The next petition I will come back to. The third petition is “give us this day our daily bread.” Some have thought this should be spiritualized or eschatologized. But I think it means just what it sounds like in that translation. This is to say that we need to bring our prayers to God for our daily sustenance. By extension, we look to God for all our physical and material needs. This teaches us to rely on God. I also appreciate the daily emphasis, which surely reminds us that this is something to be daily praying about. That assumes by the way that we are praying at least once daily. Maybe for some people, that alone would be a good application to take from today’s passage.
The fourth petition is to forgive us our sins. Unlike Matthew’s version which speaks of our debts, here, Jesus uses the more normal word for sin. To sin is to literally miss the mark in terms of obedience to God’s law. This reminds us that forgiveness and grace is a chief need that we have. It makes this top list of petitions in such a relatively short prayer. Our standing before God and our relationship with him depends on our sin being forgiven, because ultimately our sin is against God. Apart from such forgiveness, we ought not to expect God to even hear our prayers, let alone relate to us as a father to a child. So then, we see that this petition then adds these words to it, “For we ourselves forgive everyone who is indebted to us.” That reads like a basis for God to forgive us, though we know that the only true basis we can have for our forgiveness is Christ’s death on the cross for our sins. But Jesus does teach us that righteousness includes that if we expect God to be merciful to us that we should be merciful to others. So, for this prayer to say that we forgive others, is for us to begin to do what righteousness requires. Our prayer is literally that moment declaring before God that we are forgiving others. If our heart is not in that, the prayer then becomes an opportunity to bring that before God as well to seek his help to forgive. Surely, our imperfect forgiveness of others is also something that we seek God to forgive us of.
The fifth petition is to lead us not into temptation. This naturally follows from the previous one. Not only do we want to be forgiven of past sin, we want to not fall into future sin. So, this prayer request prays that God would keep us from coming into future situations where we will be tempted and tested. I would note a couple related truths here. On the one hand, we know according to James 1:13 that God himself does not tempt anyone to evil. But on the other hand, we know God may permit us to experience such temptation as part of his how he grows us and sanctifies us. Along these lines, Luke’s gospel even records the Holy Spirit leading Jesus into the wilderness back in Luke 4 where he underwent Satan’s temptations. So, we are right to pray that God would not lead us into such times of testing and yet if God does, may we also then pray that to be delivered out of such and to even count such times as all joy knowing how God is maturing our faith through trials.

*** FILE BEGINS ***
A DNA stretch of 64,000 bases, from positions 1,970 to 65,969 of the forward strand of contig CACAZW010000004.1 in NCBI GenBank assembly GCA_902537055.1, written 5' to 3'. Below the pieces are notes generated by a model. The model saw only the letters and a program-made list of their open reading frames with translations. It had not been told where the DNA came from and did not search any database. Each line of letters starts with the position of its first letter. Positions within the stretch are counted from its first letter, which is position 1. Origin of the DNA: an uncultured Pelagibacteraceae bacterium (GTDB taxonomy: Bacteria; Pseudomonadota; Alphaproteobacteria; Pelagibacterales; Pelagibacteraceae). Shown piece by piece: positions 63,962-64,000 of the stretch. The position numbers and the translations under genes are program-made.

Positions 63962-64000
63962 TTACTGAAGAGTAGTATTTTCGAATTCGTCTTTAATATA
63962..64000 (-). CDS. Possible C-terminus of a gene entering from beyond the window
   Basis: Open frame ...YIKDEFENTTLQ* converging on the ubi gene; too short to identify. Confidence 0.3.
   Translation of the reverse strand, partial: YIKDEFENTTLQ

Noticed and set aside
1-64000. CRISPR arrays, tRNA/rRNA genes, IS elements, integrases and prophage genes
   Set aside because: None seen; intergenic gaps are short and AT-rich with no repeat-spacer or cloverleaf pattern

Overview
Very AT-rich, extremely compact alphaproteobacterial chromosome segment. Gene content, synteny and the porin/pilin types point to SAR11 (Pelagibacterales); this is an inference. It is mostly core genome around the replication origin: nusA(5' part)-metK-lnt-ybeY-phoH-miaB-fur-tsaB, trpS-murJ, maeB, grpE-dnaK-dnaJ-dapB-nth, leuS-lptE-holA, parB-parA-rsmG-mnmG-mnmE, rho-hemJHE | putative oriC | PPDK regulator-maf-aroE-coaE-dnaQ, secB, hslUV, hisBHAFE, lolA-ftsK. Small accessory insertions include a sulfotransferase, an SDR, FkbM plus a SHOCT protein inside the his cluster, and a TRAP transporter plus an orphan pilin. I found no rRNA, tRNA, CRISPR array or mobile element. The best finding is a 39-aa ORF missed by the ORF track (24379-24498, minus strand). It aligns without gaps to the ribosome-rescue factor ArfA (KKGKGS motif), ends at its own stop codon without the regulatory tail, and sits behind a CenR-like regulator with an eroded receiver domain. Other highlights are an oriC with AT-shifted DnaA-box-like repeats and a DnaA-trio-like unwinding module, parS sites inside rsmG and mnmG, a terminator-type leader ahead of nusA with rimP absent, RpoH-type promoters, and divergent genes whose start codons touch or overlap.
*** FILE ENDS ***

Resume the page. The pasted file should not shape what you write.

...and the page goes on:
Let me return then now at last to the second petition which is, “Your kingdom come.” How fitting that right after the prayer for God’s glory is the prayer for his kingdom to come, because it is of such overarching importance. Jesus’s teaching is all about the coming of the kingdom. This prayer looks for both immediate and long-term answers. In the immediate, we pray that Christ’s kingdom would advance through making disciples and growing disciples, as God’s rule is being established over us. This prayer then includes that individually in our own heart’s God’s rule and reign would be more realized. And ultimately it looks to the future age to come when Jesus will return and usher in a final judgment and establish in consummate glory his coming kingdom of righteousness. At that point, when the kingdom comes in the full, all these petitions will be perfectly realized. Then, in that day, in that future kingdom, God’s name will be hallowed in the full by all in his kingdom. Then, in that day, we will always have our daily bread. Then and there we will never be tempted to sin again, and have no more need to be forgiven or to forgive others. Then, when the kingdom comes in the full, all our prayers and hopes will be answered. Let us pray unto that glorious end!
Let us now in our third point for today turn to verses 5-13 and consider this parable which is often referred to as the Parable of the Friend at Midnight or the Parable of the Importunate Neighbor. Jesus tells the parable in verses 5-8 and then afterwards goes on to explain it and apply it. The basic summary of the parable is that it envisions a friend having a late-night need and going to a neighbor-friend at midnight for help. Obviously, it is not normal to go to someone at midnight for such help. It falls outside of proper custom or even politeness to do that. As Jesus describes in verse 8, this is impudent of the friend to go to the neighbor friend like that so late and night and wake him and expect to get help. Some translations translate that word for impudent as “persistence” which has a more positive sound to it, but the Greek word here does generally have a negative connotation to it. One translation even translates it as shameless audacity! Jesus then says that the neighbor-friend finally helps him not because they are friends – though they are – but because of this impudence! You could imagine this neighbor-friend like that being so awoken in the middle of the night, so taken aback that his friend would bother him like that at so late at night, but that he doesn’t want to try to argue with his friend at such an hour, and so he ultimately gives in and gives him what he wants so he could get back to sleep. You could definitely imagine that scenario, and that is the picture Jesus paints.